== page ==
tech2 News StaffMar 24, 2017 17:07:29 IST
Astronomers using the Hubble space telescope noticed something abnormal about a galaxy 8 billion light years away. There was a bright spot in the galaxy, a quasar, which is the glowing cloud of gas orbiting a supermassive black hole. Normally, the quasar is at the center of galaxies, the focal point of all the mass in a galaxy, known as the galactic core. However, the quasar is at a distance of 35,000 light years from where it should have been. Apparently, some monstrous forces kicked the supermassive black hole out of its place.
The head researcher of the team that figured out what was happening, Marco Chiaberge says "I was anticipating seeing a lot of merging galaxies, and I was expecting to see messy host galaxies around the quasars, but I wasn't really expecting to see a quasar that was clearly offset from the core of a regularly shaped galaxy. Black holes reside in the center of galaxies, so it's unusual to see a quasar not in the center."
The supermassive black hole in question has the mass of one billion of our suns. To eject it from the center of the galaxy, would require the energy of 100 million supernovas. The researchers found evidence of a collision between two galaxies, which gave them a clue to what had happened. Apparently, when the two galaxies merged, the two supermassive black holes in their respective galactic cores also merged. As the two supermassive black holes got closer and closer together, the space around them rippled with gravitational waves.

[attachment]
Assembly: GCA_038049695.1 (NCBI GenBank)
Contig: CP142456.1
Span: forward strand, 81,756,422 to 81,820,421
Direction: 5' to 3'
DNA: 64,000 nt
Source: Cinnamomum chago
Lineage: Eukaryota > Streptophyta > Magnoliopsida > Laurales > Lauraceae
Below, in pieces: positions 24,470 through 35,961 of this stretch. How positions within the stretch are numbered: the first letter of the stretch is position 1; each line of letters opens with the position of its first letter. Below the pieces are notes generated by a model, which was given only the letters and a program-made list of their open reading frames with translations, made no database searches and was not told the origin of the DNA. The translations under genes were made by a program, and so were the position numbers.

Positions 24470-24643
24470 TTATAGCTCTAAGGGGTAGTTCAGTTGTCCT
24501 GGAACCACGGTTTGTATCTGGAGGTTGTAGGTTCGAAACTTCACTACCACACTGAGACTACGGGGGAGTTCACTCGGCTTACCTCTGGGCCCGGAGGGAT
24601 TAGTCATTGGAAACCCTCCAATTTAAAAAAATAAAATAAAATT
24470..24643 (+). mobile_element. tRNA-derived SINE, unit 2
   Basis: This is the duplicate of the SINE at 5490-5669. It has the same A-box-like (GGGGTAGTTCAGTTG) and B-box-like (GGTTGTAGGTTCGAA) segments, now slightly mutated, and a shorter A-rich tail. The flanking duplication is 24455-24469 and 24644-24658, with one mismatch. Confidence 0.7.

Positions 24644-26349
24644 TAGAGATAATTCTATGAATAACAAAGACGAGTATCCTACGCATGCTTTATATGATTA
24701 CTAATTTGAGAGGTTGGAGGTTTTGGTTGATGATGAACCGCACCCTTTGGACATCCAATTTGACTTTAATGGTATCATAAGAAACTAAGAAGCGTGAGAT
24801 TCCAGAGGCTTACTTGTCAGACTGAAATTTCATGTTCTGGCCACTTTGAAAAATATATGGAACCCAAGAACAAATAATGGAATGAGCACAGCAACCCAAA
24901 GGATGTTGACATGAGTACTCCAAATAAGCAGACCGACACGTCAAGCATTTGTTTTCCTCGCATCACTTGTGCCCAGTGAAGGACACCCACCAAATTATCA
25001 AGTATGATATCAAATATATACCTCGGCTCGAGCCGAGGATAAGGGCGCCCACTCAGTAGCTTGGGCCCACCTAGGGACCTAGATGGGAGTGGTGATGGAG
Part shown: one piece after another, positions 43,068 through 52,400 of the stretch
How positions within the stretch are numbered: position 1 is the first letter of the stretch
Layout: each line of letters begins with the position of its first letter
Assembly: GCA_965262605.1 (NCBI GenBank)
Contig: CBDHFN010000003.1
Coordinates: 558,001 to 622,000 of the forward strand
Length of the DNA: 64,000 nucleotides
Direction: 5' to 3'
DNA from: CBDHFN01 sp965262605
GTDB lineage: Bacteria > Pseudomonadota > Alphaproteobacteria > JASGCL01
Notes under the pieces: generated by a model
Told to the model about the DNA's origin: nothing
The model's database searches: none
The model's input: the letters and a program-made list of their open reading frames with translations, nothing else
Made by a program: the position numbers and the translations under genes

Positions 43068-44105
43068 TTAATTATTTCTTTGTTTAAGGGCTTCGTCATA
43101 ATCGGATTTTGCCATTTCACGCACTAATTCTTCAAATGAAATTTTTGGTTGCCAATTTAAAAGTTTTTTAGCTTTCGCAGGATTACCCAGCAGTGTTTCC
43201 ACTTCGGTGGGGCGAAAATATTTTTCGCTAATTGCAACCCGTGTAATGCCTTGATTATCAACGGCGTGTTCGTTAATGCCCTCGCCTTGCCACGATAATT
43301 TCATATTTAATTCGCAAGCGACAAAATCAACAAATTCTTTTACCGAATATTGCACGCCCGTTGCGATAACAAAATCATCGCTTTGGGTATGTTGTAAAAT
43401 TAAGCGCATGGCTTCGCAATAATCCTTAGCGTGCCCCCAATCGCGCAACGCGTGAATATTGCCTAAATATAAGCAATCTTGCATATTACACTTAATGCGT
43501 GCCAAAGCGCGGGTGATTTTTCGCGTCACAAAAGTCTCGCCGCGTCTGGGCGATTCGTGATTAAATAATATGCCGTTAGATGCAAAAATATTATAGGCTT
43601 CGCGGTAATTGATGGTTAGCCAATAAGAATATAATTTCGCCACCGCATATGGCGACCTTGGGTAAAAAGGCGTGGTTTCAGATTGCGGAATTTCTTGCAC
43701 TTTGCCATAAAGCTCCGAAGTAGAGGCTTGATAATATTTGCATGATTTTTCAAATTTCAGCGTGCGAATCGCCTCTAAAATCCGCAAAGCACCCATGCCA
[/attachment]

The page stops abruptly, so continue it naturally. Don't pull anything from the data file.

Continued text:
If one of the two supermassive black holes was bigger, or if one was spinning much faster, then there would be a distrubance in the ripples. Once the two supermassive black holes merged into a single supermassive black hole, the gravitational waves created by the merger shot the black hole out of the galactic core like a rocket. If the interpretation is correct, then the finding adds to the evidence that it is possible for supermassive black holes to merge.
Gravitational waves were theorised to exist by Albert Einstein, who predicted that gravitational waves would be the result of a collision between two extremely massive objects. Gravitational waves were detected for the first time in 2016 at a Ligo facility, believed to originate from a distant collision of two black holes, and was the biggest physics story of the year. A Ligo facility is coming up in India as well, and may have a role to play in identifying other collisions between black holes.
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